The Gateway Arch, with the old St. Louis courthouse in the foreground.
It’s already been two weeks since I attended CONSTRUCT 2015, the Construction Specifications Institute’s (CSI) annual conference/convention and trade show, held this year in St. Louis. I returned home convinced more than ever that CSI is the AEC organization best suited to lead the industry as it confronts a transformative and challenging tomorrow. Why? You’ve heard it before: It’s because CSI is radically inclusive, welcoming members from all corners of the industry. It’s because it remains the most influential voice across the entire spectrum of construction communications. It’s because construction knowledge is only becoming more complex and necessary to master. It’s most definitely because of the people who comprise its membership. If you were there, you’d know CONSTRUCT 2015 was the place to renew your faith in CSI’s mission and enthusiasm for the future of design and construction.
Despite my strong endorsement for everything CONSTRUCT offered attendees, I actually wished I could have enjoyed the experience more. It was my lousy misfortune to come down with a miserable cold just before my departure for St. Louis. That cold (which I’m only now putting behind me) kept me from taking in a number of events, including the CSI Fellowship Investiture Ceremony, the CSI Night Out party, the annual meeting, not to mention a few of the educational sessions I’d signed up for in advance. I simply didn’t feel well enough or have enough energy to do as much as I wanted. I also didn’t get to explore St. Louis much at all, disappointing because it was my first visit there.
Don’t get me wrong: Despite my cold, CONSTRUCT proved well worth my time and money. It was a definite pleasure to finally meet in person many of the members of the CSI online community I’ve come to know so well in recent years. They all truly represent the best of what CSI has to offer. It was great to hear the expressions of optimism and enthusiasm for the future of the institute from CSI president Lane Beougher, FCSI, and CSI’s new executive director, Mark Dorsey. Keynote speaker Tom Kolopoulos enthralled everyone as he asserted generational thinking is an artifact of the past and how influence is the currency of the future. The exhibitors at the CONSTRUCT Show were on top of their games, displaying the latest and greatest they have to offer. The educational session speakers were consistently excellent. In three short days I learned more about what's new in construction technology and communications than I had in the previous three years.
The CONSTRUCT Show floor.
I particularly enjoyed Matthew Foch’s presentation entitled Big-Bang Disruption: Traditional Business Thinkers Need Not Apply. Matthew is CSI’s Manager for Community Development, which is to say he works to directly support all of CSI’s volunteer chapter and region leaders, and also oversees the day-to-day management of all five of CSI’s Practice Groups. His core messages were the need to find the sweet spot of relevancy, the distinction between being accessible and being relevant, and how to craft offerings based on feedback rather than assumptions. All of these resonate with me and will no doubt influence my work as well as my blogging pastime.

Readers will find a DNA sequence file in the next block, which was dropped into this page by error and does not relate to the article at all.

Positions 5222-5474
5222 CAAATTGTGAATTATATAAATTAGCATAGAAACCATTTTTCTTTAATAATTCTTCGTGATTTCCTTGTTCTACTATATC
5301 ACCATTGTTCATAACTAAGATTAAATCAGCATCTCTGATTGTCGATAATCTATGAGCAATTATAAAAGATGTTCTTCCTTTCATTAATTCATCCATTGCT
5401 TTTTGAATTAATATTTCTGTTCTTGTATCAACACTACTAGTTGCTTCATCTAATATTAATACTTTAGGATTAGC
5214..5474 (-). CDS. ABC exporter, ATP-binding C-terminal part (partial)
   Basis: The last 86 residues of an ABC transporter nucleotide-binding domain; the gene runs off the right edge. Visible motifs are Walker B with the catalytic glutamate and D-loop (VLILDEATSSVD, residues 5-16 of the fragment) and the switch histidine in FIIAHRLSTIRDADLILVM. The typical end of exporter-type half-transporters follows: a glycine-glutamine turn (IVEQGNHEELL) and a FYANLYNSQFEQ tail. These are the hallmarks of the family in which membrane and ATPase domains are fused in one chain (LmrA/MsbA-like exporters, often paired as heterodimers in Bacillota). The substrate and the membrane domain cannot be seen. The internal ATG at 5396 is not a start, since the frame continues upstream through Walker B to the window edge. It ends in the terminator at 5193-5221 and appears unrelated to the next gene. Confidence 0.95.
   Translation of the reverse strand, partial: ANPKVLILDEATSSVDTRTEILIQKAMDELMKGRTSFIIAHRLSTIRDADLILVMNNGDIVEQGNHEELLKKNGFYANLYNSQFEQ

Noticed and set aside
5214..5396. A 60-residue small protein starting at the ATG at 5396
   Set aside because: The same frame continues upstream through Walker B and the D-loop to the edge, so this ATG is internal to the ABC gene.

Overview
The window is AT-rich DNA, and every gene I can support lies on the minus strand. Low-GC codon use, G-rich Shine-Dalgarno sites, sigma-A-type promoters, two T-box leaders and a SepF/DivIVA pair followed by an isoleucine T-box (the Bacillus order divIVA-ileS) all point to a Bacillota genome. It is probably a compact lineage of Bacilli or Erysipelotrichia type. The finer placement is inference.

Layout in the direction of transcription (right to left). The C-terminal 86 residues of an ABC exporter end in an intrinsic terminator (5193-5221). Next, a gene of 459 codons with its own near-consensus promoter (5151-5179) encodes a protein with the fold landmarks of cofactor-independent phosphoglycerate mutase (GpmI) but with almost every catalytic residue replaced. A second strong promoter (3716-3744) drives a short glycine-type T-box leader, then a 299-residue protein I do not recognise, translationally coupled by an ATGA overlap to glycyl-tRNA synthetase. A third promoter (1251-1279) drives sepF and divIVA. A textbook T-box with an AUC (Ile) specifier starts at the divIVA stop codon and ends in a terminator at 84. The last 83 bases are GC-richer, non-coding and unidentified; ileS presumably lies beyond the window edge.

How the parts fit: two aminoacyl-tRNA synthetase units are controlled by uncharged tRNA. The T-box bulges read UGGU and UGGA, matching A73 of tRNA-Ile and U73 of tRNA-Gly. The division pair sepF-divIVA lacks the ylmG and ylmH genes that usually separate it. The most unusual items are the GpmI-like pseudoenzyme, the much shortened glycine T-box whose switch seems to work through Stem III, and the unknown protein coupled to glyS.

Speaking of blogging, other CSI bloggers, notably Cherise Lakeside, Marvin Kemp, Eric Lussier, and Charles Hendricks, have already reported about what CONSTRUCT 2015 meant to them. Charles and I, along with J. Peter Jordan and Vivian Volz, participated on this year’s CSI Bloggers Panel. We recounted how we each started blogging, provided advice about developing quality content, and shared how having an active blog has helped our businesses. Writing my blog, SW Oregon Architect, isn’t part of my workday life with Robertson/Sherwood/Architects, but it has become an inextricable part of my professional identity. Thanks to CSI’s Marketing and Membership manager, Kaitlin Solomon, for inviting me to participate on the Bloggers Panel.
The CSI bloggers panel (from left to right): Kaitlin Solomon (moderator), VIvian Volz, Charles Hendricks, J. Peter Jordan, and me.
I’m more optimistic than I have been for a while about CSI’s future prospects, and I have my attendance at CONSTRUCT to thank for that. I clearly sensed that CSI’s new generation of leaders is attuned to how the AEC world is becoming ever more knowledge-focused and recognize the opportunity this trend presents for the institute. They know CSI is well-positioned to capitalize upon the accelerating proliferation of construction data, technology, and communication among all of the participants in the project delivery process.
It had been far too many years since I previously attended CONSTRUCT, so I’m glad I made it to St. Louis. I may not be able to go to CONSTRUCT every year, but I certainly won’t wait so long before going again. Next year’s edition moves to Austin, TX, September 8-11, 2016. If you haven’t been to CONSTRUCT yet, mark your calendar and plan on traveling to the Lone Star State for four days of education, networking, technical tours, and special events. Go. You’ll learn more than you ever thought you could in such a short period of time, and you’ll have fun doing it!